UEFA's social responsibility strategy features long-standing core partnerships with:
• Special Olympics (SO) – Football for all abilities
• Football Against Racism in Europe (FARE) – Leading the fight against racism and discrimination
• Cross Cultures Open Fun Football Schools – Reconciliation and peace promotion
• World Heart Federation (WHF) – Health and fighting child obesity
Special Olympics (SO)
Provides opportunities to more than 3.1 million athletes with intellectual disabilities in over 170 countries. The Special Olympics Europe Eurasia-UEFA Football Development Project began in 1998 and aims, primarily, to involve more players with intellectual disabilities in football.
• Participant numbers increased from 30,000 to 110,000
• New football programmes started in eight eastern European countries.
• National football coordinators' network expanded to 48 countries.
• SO European Football Week established with 50,000 athletes and 48 countries.
• Ambassador network expanded to 23 countries.
• Production of four training videos and DVDs.
• Distribution of over 200 grants to 50 countries.
• 13 European football competitions.
Football Against Racism in Europe (FARE)
Formed in 1999 in Vienna, FARE represents NGOs, fan groups, migrant and ethnic minority organisations and individuals in over 40 countries. Over the last ten years, activities by FARE and UEFA have heightened awareness of discrimination in football and how best to tackle it.
UEFA supports FARE in such activities as:
• October Action Week – team captains wear Unite Against Racism armbands and anti-racism messages are broadcast on the big screens at UEFA Champions League matches.
• Unite Against Racism conferences – most recently in Warsaw in 2009.
• Grassroots events such as the Mondiali Antirazzisti.
• Fan embassy project at UEFA EURO 2008.
Cross Cultures Open Fun Football Schools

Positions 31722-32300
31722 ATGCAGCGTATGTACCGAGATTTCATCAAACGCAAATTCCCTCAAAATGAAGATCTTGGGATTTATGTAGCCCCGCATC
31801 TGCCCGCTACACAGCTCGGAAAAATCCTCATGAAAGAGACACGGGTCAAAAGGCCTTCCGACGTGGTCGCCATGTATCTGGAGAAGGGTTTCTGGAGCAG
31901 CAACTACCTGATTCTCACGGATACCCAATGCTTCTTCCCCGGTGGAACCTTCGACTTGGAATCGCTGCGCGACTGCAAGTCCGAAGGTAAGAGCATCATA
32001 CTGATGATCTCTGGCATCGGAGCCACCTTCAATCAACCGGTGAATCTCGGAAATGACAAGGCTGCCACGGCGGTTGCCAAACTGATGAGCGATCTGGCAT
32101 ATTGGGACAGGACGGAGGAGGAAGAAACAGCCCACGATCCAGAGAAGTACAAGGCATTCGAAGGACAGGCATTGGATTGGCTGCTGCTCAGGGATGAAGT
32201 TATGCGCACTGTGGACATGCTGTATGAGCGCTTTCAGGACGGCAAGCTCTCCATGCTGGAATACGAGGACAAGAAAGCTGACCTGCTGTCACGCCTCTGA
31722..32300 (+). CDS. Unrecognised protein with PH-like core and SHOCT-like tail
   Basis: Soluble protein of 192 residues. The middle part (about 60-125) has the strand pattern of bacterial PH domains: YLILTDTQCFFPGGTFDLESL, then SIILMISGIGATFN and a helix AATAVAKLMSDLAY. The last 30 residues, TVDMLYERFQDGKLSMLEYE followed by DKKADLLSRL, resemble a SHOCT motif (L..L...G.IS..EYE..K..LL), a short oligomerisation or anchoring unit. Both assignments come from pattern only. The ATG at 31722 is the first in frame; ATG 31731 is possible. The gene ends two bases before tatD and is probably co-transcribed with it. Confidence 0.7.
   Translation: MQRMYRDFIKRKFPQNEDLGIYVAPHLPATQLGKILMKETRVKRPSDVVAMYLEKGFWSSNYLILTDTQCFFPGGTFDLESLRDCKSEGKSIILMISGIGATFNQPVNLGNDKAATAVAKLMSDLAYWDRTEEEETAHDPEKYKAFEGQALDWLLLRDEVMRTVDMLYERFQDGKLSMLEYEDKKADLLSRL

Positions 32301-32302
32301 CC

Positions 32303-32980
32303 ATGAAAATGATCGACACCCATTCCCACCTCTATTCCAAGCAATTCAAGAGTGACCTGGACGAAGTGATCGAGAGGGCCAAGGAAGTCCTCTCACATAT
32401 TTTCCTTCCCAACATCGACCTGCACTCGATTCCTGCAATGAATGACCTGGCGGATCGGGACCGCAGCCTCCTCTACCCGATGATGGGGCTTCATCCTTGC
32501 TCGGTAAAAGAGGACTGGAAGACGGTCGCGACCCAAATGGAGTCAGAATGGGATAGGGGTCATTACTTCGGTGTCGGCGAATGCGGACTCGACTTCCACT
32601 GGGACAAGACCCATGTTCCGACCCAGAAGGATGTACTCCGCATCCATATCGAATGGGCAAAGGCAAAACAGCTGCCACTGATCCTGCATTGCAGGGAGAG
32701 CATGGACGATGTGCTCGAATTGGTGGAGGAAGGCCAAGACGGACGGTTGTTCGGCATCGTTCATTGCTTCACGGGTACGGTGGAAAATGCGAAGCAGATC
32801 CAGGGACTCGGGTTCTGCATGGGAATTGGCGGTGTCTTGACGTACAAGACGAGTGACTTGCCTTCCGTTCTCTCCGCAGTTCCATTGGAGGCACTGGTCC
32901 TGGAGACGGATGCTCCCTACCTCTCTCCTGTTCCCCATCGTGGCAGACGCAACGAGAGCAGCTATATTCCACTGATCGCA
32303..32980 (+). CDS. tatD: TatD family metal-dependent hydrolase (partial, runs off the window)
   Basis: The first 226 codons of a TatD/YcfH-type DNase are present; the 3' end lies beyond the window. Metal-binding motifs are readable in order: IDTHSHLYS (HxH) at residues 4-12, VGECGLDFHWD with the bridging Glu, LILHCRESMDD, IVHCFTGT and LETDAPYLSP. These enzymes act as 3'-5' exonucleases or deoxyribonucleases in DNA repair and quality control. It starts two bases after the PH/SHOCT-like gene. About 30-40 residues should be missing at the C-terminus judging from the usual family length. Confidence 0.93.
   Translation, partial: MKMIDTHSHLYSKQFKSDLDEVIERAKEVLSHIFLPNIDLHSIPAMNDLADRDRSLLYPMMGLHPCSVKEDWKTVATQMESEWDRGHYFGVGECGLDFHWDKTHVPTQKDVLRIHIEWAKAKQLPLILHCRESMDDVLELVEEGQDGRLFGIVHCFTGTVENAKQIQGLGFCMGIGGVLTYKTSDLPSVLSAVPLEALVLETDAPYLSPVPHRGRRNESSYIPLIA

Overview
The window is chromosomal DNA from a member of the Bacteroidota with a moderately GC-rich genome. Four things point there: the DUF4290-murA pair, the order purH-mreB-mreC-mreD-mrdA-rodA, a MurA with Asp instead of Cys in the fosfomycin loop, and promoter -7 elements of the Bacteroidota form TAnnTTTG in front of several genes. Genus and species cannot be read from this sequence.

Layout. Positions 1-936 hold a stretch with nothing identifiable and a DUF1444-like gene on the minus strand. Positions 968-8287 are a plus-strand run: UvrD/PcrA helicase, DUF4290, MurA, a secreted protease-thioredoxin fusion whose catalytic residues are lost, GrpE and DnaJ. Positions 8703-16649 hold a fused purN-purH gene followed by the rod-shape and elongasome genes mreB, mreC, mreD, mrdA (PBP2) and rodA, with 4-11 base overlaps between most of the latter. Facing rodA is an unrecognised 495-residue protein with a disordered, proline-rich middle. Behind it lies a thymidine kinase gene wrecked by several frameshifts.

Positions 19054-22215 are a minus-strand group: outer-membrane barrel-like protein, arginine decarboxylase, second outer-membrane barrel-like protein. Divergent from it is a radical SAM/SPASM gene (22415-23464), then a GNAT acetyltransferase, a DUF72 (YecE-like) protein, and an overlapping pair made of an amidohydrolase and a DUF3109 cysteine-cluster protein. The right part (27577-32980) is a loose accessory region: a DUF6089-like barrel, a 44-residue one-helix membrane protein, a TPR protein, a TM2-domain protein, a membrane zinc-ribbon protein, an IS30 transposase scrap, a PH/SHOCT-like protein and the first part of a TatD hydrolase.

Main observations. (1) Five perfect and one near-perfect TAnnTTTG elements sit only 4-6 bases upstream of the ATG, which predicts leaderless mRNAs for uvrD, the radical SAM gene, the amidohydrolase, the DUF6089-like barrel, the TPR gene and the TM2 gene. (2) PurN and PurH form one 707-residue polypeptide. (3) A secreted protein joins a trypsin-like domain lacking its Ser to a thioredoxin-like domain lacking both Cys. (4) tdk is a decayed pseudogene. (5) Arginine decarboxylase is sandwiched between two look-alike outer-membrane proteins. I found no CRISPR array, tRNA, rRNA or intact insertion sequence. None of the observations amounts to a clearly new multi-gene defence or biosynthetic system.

Creating schools in post-conflict areas with the aim of using children's football as means of facilitating friendship and sporting cooperation between people living in divided communities.
• Since 1998, more than 1,000 Open Fun Football Schools have opened for 200,000 boys and girls in ten countries in some of the most politically turbulent areas in Europe.
• 150 Open Fun Football Schools organised in the Balkans and Transcaucasus in 2009 for 30,000 seven to eleven-year-old girls and boys of different ethnic and social backgrounds.
• Recruitment and education of some 2,800 volunteer coaches to lead these sessions.
World Heart Federation (WHF)
The WHF is committed to helping people achieve a longer and better life through the prevention and control of heart diseases and strokes. The focus of its partnership with UEFA is promoting healthy lifestyles for children and tackling childhood obesity.
• Eat for Goals! Cookbook launched in September 2008 – contributions from 13 internationally renowned male and female footballers to help convey the message that a healthy lifestyle requires healthy food. A paperback edition of the book is now available.
• Promoting healthy lifestyles through its children's programmes.
• UEFA also supports World Heart Day, which takes place on the last Sunday of September each year.
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